I’m concerned about the growth of government. I’m not a Hannity clone or Krugman clone for that matter. I’m skeptical that most businesses will move money into U.S. jobs even if they get tax breaks. I agree with Ben Stein that we need to raise taxes for wealthy and end many biz tax breaks such as oil. I see no defenses for the debt commission report or no laments that Obama did not work with his commission, just politics and taunting, which is a lot like DC.

    • LMA says:

      Doug, you might wish to look into the provisions of the tax code that actually encourage corporations to keep jobs and profits offshore. There are lots of economists who think that reform of the corporate tax rate, which is higher here than almost anywhere, would bring an end to the practice of “un-repatriated” corporate profits. And there is considerable historical evidence for the proposition that reduction in capital-gains taxation increases revenue. High capital gains rates discourage profit-taking (which is the taxable event) and keep investment capital frozen. I haven’t been following Ben Stein’s comments, but I would be surprised if Stein were opposed to either of those reforms.

  6. Ben Pales says:

    I son’t think that my statement had anything to do with politics or taunting….

  7. Steven Hallowell says:

    Doug, Let me think back a little——Oh yes, thatis right, the person responsible for the unemployment being what it is today would be your conservative President Bush. This President is doing what he can, attempting to get things going again, and consistently having to butt heads with your drones in the GOP party. The thinking of your associates in your Party is my way or the highway! Apparently it worked with the Presidential Election electing Obama as President. Their egos will do nothing but prevent them from getting elected again. PROPOSALS to help with unemployment are NOT forth coming from Republicans, the main cause of unemployment. BUT, the Rich are still Rich and getting Richer!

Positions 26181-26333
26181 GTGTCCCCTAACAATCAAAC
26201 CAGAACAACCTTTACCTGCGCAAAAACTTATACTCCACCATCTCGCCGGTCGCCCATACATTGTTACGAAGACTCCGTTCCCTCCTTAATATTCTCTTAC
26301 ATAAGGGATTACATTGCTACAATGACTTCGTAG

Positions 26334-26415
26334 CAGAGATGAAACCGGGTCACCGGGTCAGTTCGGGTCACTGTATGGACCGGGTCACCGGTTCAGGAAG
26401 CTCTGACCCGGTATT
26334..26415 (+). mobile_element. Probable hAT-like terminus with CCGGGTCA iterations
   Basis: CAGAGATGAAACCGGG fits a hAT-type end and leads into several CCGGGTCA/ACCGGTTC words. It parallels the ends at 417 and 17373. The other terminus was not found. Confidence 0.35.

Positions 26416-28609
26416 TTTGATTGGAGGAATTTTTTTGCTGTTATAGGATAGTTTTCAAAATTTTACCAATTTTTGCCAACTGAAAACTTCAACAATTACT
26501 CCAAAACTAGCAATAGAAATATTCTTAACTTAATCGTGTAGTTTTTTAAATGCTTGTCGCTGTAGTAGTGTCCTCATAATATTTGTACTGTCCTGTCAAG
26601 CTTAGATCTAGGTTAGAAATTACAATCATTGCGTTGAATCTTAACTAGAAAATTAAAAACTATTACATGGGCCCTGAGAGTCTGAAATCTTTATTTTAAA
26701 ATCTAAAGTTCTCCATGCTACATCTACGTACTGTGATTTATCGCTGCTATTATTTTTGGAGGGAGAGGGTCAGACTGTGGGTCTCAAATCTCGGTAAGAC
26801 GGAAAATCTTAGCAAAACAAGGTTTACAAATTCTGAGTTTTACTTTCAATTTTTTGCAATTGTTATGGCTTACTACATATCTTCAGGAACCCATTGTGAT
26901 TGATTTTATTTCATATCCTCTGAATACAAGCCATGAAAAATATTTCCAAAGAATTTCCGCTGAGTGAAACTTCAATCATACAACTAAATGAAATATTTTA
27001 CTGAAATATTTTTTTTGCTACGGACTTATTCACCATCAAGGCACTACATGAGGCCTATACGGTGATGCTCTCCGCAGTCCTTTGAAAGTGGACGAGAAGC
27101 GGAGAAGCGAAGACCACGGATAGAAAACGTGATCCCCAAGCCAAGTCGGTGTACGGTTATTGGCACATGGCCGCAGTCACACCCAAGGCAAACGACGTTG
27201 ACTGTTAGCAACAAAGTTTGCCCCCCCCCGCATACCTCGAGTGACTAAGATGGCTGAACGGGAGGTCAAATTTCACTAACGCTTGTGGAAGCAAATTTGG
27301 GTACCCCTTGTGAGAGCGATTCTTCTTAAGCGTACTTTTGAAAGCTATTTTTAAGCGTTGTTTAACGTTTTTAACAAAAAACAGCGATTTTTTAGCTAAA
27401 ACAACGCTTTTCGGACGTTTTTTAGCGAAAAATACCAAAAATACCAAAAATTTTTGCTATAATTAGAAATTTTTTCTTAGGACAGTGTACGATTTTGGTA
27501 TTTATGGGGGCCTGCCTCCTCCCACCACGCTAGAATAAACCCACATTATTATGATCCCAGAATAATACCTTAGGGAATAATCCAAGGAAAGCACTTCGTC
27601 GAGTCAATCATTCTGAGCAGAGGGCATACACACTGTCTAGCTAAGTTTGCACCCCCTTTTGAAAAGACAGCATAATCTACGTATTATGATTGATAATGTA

8. Owain says:

    Meh. Obama’s been in office over 3 years, tripled the debt, crippled the economy with his policies, and you guys are still blaming Bush? What sad, pathetic creatures you all are.

  9. Lang says:

    I remember Republicans screaming that the Bush Tax credits were vital because the tax credits were supposed to create jobs. Where are those jobs that House Republicans said would be created by the extended Bush Tax credits?
    Doug what house bills have been forwarded by Congress to spur job growth?
    I see that you can point fingers and complain, but the Republican House of Representatives has not proposed even one bill to create job growth. I will tell you what. You seem to want Obama to lead please call your congressmen and ask them to let Obama lead the way on this issue.
    Either put up or shut up because pointing fingers is just “populist clabber” without the motive to actually be part of the solution regardless of what side of the isle comes up with the plan.

    • LMA says:

      I don’t know what “Bush tax credits” you mean. I think you’re referring to the legislation adopted on a bipartisan basis, and signed by President Obama, to continue in effect the same tax rates as were already in existence.

      So, no, if you “remember” that the Republicans said that continuing the exact same tax rates in effect would create jobs, you clearly remember wrong. This comes as no surprise, but I guess that’s neither here nor there. What they said was – and President Obama said the VERY SAME THING at the time – what they said was that letting income taxes go up across the board in January 2011 would have had a negative effect on what appeared to be a very weak economic recovery. He was right and they were right. The recovery remains very weak to this day, because the country’s only idea of economic policy right now is to figure out how to drive UP employment and other costs and how to RESTRAIN net (after tax) return on investment. This is absolutely no way to run a recovery.

      Hope that clears it up for you.

      • Lang says:

        No actually I think you are ignoring facts and exaggerating misconceptions but … that I know that is how you build your personal narrative. You always have an airtight explanation …confirmation bias is a strong suit with Mormons..

        • Owain says:

          Can’t think up a convincing argument, so you need to drag out a Mormon slur? I’m sure that falls under several different catagories of logical fallacy. Well played.

          But LMA is correct. Republicans never said that the extending the tax cuts would create new jobs, to my knowledge. How would that work, anyway? When the tax rates were extended, that just meant that nothing changed with respect to tax rates. Taxes stayed the same, and didn’t go up. So explain to me how not changing tax rates would create new jobs. If the rates were repealed and taxes went up, then sure, jobs would be lost, even more than they have already, which everyone should agree would have been a bad thing.